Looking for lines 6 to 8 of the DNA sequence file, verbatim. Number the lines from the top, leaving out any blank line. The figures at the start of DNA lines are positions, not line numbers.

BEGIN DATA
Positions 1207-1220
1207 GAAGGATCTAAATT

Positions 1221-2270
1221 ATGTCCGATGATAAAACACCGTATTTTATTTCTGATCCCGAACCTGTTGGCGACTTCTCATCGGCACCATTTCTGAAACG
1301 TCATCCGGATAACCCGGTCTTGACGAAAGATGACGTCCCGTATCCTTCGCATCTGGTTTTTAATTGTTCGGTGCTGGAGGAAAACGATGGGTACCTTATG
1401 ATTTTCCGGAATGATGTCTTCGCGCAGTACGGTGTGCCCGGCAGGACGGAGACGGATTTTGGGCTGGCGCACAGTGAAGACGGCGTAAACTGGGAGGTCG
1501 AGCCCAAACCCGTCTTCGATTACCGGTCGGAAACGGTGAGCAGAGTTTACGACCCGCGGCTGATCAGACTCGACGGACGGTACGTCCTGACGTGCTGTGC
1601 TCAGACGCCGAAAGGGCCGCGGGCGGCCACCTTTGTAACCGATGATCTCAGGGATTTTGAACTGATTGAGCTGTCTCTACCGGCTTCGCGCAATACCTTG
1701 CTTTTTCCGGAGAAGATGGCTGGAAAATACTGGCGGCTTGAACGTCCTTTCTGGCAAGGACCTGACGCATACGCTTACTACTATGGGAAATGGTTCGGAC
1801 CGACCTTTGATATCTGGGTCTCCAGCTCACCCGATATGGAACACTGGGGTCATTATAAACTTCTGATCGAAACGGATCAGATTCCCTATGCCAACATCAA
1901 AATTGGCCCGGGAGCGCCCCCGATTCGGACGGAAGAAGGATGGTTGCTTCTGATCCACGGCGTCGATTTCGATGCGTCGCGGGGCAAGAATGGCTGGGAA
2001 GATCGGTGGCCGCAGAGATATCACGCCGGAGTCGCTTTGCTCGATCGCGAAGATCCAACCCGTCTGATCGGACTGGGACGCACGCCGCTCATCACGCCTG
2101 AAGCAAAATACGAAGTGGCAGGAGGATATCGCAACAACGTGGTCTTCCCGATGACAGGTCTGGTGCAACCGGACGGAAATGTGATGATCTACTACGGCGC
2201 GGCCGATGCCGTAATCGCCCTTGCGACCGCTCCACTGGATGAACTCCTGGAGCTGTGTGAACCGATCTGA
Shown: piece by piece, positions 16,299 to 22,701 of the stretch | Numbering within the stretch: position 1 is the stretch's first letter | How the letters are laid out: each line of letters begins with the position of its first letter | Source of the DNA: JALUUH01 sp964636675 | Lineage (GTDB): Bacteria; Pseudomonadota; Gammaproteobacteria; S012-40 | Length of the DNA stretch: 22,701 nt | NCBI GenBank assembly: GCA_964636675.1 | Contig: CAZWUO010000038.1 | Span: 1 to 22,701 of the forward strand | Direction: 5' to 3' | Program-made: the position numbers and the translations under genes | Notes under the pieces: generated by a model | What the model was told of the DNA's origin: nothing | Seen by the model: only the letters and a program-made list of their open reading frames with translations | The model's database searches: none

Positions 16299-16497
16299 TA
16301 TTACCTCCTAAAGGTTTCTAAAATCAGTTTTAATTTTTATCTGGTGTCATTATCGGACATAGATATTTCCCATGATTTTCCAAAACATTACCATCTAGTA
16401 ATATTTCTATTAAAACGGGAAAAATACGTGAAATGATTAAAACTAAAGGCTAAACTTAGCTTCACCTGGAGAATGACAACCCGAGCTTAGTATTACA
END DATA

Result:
1401 ATTTTCCGGAATGATGTCTTCGCGCAGTACGGTGTGCCCGGCAGGACGGAGACGGATTTTGGGCTGGCGCACAGTGAAGACGGCGTAAACTGGGAGGTCG
1501 AGCCCAAACCCGTCTTCGATTACCGGTCGGAAACGGTGAGCAGAGTTTACGACCCGCGGCTGATCAGACTCGACGGACGGTACGTCCTGACGTGCTGTGC
1601 TCAGACGCCGAAAGGGCCGCGGGCGGCCACCTTTGTAACCGATGATCTCAGGGATTTTGAACTGATTGAGCTGTCTCTACCGGCTTCGCGCAATACCTTG